National Register of Historic Places in Santa Cruz County
In 1904, Fred W. Swanton, a great promoter, laid plans for a casino and boardwalk patterned after those at Coney Island. His Neptune Casino operated only until 1906, when it was destroyed by fire.
Undeterred, Swanton retained architect William W. Weeks, who drew plans that included a new casino, an indoor swimming pool or natatorium, a pleasure pier and a boardwalk. The new facilities opened in June 1907.
The next year, the first thrill ride opened, Thompson Scenic Railroad, a miniature train with small hills of a roller coaster type that ran through the area presently occupied by the Giant Dipper.
In 1911, the Boardwalk acquired its carousel from the Long Beach factory of Charles Looff, one of the nation's foremost carousel carvers. Looff built his first carousel at Coney Island in 1876. He was probably the first person in the United States to carve carousel horses and to make their frames. Although he did not build nearly the number of carousels that other manufacturers did, his work was noted for its quality.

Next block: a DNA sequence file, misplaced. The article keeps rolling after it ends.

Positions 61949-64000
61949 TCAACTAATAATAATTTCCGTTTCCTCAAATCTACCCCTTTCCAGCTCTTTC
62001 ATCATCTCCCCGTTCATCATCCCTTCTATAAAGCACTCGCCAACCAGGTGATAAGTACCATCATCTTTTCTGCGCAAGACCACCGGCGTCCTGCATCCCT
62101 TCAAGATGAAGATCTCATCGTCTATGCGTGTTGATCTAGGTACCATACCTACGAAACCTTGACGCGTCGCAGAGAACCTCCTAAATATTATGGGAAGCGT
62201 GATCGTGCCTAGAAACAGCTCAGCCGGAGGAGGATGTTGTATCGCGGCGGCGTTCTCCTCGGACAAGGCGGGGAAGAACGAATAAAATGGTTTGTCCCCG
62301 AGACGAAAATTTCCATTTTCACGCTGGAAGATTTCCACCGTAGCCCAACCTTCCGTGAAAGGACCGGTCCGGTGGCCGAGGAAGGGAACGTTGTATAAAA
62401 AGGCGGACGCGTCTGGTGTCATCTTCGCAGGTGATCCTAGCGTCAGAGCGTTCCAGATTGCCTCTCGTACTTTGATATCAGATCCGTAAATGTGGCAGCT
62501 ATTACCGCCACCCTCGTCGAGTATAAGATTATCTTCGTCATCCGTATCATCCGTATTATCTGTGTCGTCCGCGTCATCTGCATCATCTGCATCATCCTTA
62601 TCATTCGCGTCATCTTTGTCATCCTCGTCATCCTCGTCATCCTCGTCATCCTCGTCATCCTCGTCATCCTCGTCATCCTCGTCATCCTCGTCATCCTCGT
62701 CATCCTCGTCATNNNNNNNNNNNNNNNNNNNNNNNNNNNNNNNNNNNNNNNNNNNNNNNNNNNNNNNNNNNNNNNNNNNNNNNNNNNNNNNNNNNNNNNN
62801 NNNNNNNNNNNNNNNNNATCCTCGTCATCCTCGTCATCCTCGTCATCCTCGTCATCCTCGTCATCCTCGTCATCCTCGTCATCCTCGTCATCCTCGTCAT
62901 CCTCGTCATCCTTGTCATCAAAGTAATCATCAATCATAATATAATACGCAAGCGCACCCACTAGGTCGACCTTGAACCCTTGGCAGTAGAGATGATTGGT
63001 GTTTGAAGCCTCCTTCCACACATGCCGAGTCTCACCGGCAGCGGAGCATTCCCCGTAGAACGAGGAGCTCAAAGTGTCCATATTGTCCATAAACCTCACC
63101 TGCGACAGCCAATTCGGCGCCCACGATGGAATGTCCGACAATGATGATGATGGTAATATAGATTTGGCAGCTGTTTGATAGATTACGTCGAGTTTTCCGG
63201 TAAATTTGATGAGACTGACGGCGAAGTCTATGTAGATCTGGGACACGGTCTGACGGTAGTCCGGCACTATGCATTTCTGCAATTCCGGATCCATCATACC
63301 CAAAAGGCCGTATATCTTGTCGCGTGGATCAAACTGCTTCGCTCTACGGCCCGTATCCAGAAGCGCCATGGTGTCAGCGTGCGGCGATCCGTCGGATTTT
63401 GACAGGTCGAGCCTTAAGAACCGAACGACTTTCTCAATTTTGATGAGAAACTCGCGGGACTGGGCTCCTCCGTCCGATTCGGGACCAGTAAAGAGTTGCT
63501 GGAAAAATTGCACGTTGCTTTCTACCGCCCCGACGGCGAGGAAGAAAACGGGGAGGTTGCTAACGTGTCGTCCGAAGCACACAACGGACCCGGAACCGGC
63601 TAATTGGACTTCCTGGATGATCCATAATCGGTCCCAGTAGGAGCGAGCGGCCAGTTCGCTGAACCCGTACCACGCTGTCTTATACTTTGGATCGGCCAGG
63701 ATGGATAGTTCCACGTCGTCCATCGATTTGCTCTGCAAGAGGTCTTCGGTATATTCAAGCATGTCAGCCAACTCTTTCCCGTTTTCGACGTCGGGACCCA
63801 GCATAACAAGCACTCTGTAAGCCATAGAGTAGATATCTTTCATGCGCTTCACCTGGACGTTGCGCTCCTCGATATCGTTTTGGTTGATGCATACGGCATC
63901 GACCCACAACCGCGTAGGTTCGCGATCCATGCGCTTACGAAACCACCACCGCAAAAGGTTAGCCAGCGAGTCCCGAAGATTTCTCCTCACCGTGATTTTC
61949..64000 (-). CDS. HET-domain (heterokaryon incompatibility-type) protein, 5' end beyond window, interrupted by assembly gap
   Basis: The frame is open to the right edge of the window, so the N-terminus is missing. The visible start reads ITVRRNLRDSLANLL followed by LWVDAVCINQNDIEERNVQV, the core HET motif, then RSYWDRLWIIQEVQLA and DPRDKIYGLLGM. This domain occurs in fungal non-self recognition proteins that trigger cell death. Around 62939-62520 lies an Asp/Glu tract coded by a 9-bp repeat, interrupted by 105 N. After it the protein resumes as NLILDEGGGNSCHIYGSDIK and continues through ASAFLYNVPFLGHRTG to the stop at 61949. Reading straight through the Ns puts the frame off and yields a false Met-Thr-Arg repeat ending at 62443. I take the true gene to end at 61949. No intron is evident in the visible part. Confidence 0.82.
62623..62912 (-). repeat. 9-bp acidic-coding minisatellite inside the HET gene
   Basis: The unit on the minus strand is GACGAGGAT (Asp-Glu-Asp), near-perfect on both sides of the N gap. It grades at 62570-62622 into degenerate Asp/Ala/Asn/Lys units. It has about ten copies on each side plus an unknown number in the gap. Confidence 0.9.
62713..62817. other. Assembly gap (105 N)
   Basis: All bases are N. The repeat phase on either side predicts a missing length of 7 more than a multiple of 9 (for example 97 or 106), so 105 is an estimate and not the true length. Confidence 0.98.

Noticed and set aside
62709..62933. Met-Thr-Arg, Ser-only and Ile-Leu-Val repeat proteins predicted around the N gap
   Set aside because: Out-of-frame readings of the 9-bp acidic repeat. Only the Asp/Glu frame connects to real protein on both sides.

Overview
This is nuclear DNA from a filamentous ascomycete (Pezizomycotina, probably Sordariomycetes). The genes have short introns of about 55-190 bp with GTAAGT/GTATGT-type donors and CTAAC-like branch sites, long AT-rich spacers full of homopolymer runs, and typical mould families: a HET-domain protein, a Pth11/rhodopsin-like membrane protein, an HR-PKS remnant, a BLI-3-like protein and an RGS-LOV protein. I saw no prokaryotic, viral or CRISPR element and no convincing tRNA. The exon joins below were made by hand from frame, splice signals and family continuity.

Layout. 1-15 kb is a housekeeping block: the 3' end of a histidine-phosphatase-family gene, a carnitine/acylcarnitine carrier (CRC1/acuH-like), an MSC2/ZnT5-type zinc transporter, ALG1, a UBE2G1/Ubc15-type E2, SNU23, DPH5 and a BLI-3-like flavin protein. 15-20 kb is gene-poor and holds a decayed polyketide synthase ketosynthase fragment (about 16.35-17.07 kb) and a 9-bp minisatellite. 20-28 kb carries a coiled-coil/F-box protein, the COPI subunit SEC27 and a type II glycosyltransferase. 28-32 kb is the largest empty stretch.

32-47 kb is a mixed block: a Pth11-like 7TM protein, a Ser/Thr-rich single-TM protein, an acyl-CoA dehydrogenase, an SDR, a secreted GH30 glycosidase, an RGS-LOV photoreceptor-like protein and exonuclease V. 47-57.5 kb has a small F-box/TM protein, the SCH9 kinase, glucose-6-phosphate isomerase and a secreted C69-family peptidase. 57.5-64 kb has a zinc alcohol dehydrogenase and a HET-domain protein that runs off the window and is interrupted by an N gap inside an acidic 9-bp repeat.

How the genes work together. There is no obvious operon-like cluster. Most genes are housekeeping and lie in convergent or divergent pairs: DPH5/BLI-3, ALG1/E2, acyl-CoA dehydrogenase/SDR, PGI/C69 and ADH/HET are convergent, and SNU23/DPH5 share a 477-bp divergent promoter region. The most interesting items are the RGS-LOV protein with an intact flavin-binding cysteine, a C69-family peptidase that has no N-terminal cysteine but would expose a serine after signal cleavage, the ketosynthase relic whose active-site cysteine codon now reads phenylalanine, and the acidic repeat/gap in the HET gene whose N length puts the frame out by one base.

In 1924, Looff's son persuaded the Boardwalk's owners to replace the Scenic Railway with the Giant Dipper roller coaster. That same year, the first Miss California Pageant was held at the Boardwalk, and the winner went on to become Miss America.
The Giant Dipper is a classic wooden twister-type coaster with sweeping fan curves, providing a half-mile ride. Its arches reach a maximum height of 75 feet. Its basic structure and form are intact, although some wood has been incrementally replaced for safety reasons.
The Santa Cruz Beach Boardwalk is the last major operating seaside boardwalk-amusement park on the Pacific Coast.
Adapted from the NRHP nomination submitted in 1987.